The Calabasas City Council members voted 4 to 1 last week in favor of raising their monthly salaries to $976, an increase of $127.
City Councilmember Mary Sue Maurer voted against the pay raise saying it wouldn’t be right to boost personal income while a city-operated school program is being cut.
Before discussing salaries at its Jan. 10 meeting, the City Council heard about operations at the city-run Klubhouse Preschool program, which used to have 12 full-time teachers but now only has seven. The 20-year-old program has five positions that have not been filled.
The city spent about $400,000 in 2016 to subsidize Klubhouse, more than twice the expected cost, after a drop in enrollment.
“While I understand that we have the right to increase our salaries to bring it up to the standard set across the state,” Maurer said, “I think it’s morally wrong when we are taking benefits away from the lowest wage earning, all-women teachers in our pre-school program.”
Mayor Fred Gaines said Klubhouse enrollment has improved. Until now the program operated at a loss, but with its reduced staff, it has moved into profitability.
Calabasas Chief Financial Officer Gary Lysik said California law allows municipal councils to raise their salaries by 5 percent a year, and the last salary increase for the Calabasas City Council was in 2015 when it was raised to $849, the current rate. Prior to that council members were paid $566 a month, a rate established in 2004.
“When you do 5 percent each year it really isn’t a big jump, but if you do it all at the same time then it is,” Lysik said. “There’s no real push to have this thing done; it’s just that it’s been three years and we don’t want this to continue for another 10 like it did in the past and have some large number. It’s just going from $849 to $976.”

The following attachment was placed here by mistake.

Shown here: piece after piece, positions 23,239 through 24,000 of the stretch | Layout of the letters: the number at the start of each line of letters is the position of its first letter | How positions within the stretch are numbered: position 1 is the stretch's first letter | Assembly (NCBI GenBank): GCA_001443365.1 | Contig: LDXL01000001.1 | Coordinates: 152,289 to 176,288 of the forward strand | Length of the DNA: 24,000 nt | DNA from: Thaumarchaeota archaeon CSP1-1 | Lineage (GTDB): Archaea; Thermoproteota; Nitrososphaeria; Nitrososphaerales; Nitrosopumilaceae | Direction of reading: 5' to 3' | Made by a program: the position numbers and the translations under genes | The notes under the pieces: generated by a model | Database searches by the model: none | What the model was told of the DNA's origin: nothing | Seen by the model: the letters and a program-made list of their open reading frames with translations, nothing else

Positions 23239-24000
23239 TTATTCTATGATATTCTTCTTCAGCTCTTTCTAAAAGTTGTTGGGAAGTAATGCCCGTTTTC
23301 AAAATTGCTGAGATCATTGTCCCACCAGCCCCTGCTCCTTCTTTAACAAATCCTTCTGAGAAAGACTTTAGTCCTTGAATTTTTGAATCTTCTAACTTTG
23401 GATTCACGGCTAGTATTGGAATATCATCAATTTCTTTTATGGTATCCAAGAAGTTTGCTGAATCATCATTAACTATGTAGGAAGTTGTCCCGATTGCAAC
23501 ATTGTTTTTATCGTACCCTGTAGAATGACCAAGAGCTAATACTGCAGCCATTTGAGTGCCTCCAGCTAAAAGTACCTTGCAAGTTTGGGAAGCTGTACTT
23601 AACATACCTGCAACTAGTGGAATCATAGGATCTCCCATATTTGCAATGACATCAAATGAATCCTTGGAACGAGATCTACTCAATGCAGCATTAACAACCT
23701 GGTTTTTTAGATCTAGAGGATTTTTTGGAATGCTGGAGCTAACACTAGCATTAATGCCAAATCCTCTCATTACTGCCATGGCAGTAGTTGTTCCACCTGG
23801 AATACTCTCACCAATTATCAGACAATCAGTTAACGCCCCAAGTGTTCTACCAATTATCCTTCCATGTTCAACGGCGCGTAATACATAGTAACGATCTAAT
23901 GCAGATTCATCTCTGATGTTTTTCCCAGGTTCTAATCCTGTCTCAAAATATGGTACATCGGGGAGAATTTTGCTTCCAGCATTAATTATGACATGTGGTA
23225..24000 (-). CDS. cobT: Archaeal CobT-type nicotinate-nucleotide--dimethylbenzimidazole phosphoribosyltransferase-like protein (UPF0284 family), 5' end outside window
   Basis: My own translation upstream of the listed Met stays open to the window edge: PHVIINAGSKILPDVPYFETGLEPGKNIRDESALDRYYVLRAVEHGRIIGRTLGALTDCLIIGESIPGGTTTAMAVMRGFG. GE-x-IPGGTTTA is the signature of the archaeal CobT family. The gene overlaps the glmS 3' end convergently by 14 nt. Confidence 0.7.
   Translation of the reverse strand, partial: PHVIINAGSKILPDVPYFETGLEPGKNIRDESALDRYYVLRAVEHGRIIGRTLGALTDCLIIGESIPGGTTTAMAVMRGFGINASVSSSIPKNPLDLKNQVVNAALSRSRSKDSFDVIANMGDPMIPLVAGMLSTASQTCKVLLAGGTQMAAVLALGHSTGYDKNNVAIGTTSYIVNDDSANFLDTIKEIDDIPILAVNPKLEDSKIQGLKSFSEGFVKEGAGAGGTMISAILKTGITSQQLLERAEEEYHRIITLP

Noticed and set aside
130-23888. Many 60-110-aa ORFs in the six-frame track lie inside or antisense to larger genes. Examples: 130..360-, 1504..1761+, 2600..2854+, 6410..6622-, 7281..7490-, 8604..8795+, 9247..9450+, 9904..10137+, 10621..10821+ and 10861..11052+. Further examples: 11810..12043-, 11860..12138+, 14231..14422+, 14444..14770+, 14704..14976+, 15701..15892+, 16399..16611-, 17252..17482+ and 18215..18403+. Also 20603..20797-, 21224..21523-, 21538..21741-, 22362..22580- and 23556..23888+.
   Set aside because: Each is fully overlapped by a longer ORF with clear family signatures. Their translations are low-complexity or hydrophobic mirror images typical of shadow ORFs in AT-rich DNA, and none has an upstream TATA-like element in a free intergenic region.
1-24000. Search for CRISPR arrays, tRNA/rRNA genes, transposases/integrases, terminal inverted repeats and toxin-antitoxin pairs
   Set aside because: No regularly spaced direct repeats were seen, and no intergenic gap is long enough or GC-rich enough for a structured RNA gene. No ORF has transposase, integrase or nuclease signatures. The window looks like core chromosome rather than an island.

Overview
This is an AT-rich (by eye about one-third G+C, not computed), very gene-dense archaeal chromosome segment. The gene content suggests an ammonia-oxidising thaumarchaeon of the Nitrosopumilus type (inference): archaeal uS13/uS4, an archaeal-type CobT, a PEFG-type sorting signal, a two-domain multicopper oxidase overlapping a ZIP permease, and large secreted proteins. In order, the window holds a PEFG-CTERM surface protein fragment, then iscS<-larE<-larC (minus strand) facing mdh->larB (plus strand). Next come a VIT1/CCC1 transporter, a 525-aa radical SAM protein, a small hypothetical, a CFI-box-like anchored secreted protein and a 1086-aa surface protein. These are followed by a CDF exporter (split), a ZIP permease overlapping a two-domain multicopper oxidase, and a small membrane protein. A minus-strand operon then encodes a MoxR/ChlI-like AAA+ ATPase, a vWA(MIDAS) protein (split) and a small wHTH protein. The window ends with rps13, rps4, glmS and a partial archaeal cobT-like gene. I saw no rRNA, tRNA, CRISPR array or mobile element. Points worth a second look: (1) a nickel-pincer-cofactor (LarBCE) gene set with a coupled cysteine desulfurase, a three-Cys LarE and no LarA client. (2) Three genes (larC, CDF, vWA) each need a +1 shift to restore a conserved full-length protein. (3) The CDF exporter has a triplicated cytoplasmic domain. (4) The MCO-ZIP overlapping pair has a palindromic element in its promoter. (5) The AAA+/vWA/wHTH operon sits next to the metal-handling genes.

“For all our city employees we’ve done cost-of-living and step adjustments,” Gaines said.
“We did have a period of time over the recession years where we were not able to do that but we’ve caught up and done that for all our city employees. Every few years we do this when all the city employees are getting those regular adjustments we do it for the council as well. That’s been the history and I fully support doing it here,” the mayor said.
In addition to their salary for attending two council meetings a month and performing committee work and public appearances, Calabasas City Council members receive a yearly stipend of $5,000, which can be put toward attending conferences, training sessions and charitable causes.
They also receive health benefits, which will continue after they’ve left the City Council if they’ve served at least five years.
The same coverage applies to retired senior staff members. Mayor Gaines said there are fewer than 10 people currently receiving health benefits courtesy of the city.
“In the 25-year history of the city I think we’ve had two or three senior staff retire. There’s five or six council members and two or three former city managers or city directors,” Gaines said.
“There’s like less than 10 people but over time that number will grow. It’s such a small percentage, and it affects so few people that it’s not been something that has been thought to be a concern. We’re not expecting dozens and dozens of people to be added to it,” Gaines said.